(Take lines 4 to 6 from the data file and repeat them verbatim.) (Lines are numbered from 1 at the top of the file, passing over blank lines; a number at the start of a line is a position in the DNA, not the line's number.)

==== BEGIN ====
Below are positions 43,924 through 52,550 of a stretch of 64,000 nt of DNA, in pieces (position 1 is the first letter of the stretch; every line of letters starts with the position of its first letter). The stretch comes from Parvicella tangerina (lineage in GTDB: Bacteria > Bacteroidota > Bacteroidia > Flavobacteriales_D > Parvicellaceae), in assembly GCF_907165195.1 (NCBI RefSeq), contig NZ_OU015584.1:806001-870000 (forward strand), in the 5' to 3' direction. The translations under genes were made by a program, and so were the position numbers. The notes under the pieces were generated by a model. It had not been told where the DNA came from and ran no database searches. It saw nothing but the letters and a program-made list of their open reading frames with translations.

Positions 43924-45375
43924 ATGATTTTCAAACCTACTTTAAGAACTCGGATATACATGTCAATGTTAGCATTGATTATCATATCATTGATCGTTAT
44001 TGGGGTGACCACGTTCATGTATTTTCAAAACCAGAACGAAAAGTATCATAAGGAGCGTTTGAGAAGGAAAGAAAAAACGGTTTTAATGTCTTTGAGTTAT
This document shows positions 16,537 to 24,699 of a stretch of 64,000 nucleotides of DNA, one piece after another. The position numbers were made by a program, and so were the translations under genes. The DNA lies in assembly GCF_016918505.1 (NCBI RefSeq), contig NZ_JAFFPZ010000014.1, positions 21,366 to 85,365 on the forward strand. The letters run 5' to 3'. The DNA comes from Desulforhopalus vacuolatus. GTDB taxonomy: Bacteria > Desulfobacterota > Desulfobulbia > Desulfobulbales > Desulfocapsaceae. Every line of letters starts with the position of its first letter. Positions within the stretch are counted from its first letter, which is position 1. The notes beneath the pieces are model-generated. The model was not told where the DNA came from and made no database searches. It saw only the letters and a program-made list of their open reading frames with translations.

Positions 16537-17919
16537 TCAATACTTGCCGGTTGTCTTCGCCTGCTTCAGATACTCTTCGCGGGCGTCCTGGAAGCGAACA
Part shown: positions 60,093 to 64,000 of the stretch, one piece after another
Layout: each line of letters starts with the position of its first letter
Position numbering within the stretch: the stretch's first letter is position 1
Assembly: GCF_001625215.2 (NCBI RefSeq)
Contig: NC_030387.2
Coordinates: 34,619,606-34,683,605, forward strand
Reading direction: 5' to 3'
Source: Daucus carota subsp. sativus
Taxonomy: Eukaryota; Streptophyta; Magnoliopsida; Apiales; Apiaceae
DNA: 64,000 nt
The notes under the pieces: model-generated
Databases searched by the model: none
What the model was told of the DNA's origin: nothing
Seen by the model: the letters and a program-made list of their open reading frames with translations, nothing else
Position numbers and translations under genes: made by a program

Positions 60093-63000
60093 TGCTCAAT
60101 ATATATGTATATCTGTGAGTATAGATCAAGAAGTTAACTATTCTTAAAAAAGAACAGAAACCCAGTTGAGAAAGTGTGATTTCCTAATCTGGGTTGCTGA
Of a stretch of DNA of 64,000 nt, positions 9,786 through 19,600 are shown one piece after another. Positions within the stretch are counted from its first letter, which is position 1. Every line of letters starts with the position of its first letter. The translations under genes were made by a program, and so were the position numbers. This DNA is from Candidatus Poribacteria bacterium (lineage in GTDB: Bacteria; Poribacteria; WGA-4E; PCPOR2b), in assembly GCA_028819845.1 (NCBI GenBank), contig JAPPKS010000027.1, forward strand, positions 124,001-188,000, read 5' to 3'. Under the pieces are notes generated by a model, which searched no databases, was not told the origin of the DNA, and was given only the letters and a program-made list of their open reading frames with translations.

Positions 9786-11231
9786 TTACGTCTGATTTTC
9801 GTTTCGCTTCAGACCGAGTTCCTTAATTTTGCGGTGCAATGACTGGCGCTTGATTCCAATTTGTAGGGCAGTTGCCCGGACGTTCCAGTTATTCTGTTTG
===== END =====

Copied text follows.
44001 TGGGGTGACCACGTTCATGTATTTTCAAAACCAGAACGAAAAGTATCATAAGGAGCGTTTGAGAAGGAAAGAAAAAACGGTTTTAATGTCTTTGAGTTAT
This document shows positions 16,537 to 24,699 of a stretch of 64,000 nucleotides of DNA, one piece after another. The position numbers were made by a program, and so were the translations under genes. The DNA lies in assembly GCF_016918505.1 (NCBI RefSeq), contig NZ_JAFFPZ010000014.1, positions 21,366 to 85,365 on the forward strand. The letters run 5' to 3'. The DNA comes from Desulforhopalus vacuolatus. GTDB taxonomy: Bacteria > Desulfobacterota > Desulfobulbia > Desulfobulbales > Desulfocapsaceae. Every line of letters starts with the position of its first letter. Positions within the stretch are counted from its first letter, which is position 1. The notes beneath the pieces are model-generated. The model was not told where the DNA came from and made no database searches. It saw only the letters and a program-made list of their open reading frames with translations.

Positions 16537-17919